Flint Farley

Flint Farley

Mechanical Engineer


U.S. Army Corps of Engineers

Milestones

My road in life took a while to figure out.
My dad was a disciplinarian and I always wanted to make him proud.
I served in the Air Force for a few years, then left. After a 15-month hiatus, I joined the Army.
I was in a helicopter accident and was medically retired from the military in 1989.
The VA told me I had to declare a major to get my school funding, so I chose mechanical engineering.
After graduating from high school, Air Force training, and college, I knew I'd made my dad proud.
I worked at Dow Corning as a packaging engineer, then worked in the automotive industry.
I didn't enjoy working in the automotive industry, so I decided to pursue teaching for a short time.
I found a job I truly loved with the U.S. Army Corps of Engineers; I've been there for 7 years.
Keep following my journey

Education

High School
Bachelor
Mechanical Engineering
University of Louisville
Associate's Degree
Elizabethtown Community and Technical College

Career

Mechanical Engineer

I'm a mechanical engineer overseeing contract administration for the U.S. Army Corps of Engineers.

Career Roadmap

Roadmap
My work combines:
My work combines:
Armed Services
Engineering
Building Things

Day to Day

Every day, I wake up, head to work at 7 o'clock, have a cup of coffee, and check out my calendar to see what kind of meetings or inspections I have scheduled for the day. I'm currently overseeing over 140 million dollars-worth of projects that I have to keep an eye on, so a typical day might involve overseeing the piping on an aircraft carrier, then driving 50 or 60 miles to oversee the duct work being done at a school. Then I hang up my hat at 3:30 p.m. and go home.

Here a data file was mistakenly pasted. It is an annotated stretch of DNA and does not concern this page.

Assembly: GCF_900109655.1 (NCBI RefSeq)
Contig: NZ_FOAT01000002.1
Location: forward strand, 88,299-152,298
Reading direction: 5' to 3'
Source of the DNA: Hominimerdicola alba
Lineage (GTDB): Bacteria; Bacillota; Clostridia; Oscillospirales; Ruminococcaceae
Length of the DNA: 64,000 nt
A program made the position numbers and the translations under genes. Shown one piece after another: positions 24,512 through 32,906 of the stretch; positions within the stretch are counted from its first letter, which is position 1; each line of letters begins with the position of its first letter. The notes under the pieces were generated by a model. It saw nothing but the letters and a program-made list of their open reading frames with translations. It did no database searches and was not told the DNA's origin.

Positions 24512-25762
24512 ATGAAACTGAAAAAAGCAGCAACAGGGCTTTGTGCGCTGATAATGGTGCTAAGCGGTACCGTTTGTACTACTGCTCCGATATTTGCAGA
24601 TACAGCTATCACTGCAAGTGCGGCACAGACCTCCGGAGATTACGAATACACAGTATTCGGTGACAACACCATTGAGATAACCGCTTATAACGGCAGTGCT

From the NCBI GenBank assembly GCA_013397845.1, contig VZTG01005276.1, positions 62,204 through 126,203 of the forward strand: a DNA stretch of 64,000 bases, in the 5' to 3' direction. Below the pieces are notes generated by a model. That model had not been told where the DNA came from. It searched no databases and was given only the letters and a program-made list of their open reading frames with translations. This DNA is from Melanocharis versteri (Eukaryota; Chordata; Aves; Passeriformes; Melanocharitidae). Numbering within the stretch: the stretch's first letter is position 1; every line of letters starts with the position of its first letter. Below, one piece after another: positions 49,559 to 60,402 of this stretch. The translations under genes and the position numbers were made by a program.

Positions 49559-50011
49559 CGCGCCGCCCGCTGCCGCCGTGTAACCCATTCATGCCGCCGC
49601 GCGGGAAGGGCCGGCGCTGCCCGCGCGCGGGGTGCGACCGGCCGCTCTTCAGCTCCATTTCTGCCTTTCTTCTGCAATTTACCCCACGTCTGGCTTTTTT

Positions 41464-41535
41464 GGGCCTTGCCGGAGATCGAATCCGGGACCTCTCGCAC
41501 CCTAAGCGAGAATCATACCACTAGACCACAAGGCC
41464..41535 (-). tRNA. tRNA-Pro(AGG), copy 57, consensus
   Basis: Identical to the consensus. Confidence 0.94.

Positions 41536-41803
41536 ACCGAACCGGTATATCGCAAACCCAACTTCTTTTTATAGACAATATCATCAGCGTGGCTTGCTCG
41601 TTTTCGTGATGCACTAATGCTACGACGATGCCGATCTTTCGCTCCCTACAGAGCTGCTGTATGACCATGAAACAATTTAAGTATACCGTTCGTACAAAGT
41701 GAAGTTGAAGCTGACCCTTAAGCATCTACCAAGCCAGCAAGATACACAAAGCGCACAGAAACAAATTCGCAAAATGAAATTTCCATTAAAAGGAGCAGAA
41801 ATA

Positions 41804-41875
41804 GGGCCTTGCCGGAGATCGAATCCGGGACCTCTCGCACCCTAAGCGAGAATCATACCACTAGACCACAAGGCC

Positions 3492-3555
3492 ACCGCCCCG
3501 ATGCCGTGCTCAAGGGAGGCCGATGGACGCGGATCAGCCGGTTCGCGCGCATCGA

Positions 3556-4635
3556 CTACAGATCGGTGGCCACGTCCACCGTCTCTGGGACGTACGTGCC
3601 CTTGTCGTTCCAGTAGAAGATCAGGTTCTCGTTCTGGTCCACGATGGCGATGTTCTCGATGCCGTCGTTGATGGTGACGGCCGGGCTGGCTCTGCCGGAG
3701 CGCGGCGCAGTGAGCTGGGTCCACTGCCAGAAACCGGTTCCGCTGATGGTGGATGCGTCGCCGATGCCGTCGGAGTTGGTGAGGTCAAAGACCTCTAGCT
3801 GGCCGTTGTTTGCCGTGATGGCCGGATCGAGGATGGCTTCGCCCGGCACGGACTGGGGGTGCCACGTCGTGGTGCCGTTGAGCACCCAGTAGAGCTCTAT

Skills & Qualities Beyond School

You've got to be a decent people person. You can go out there and yell and scream at your peers, but as my mother always said, "You're going to catch more flies with honey than with vinegar." If you are courteous and respectful to the people you're interacting with on a daily basis, then they're going to treat you with the same respect, and they're going to want to continue working with you.

Advice for Getting Started

Here's the first step for high school students

You have to have an interest in (if not a love for) mathematics. If you don't like math, chances are, engineering is not the field for you. I took two years of calculus and differential equations, as well as physics, so it's going to be very hard for you to get through those if you don't enjoy doing math.

Recommended Education

My career is related to what I studied. I'd recommend the path I took:

undergrad
Bachelor
Mechanical Engineering
certification
Associate's Degree

Hurdles

The Noise I Shed

From Teachers:

"You need to take things more seriously and stop being such a class clown."

Challenges I Overcame

First-Generation College Student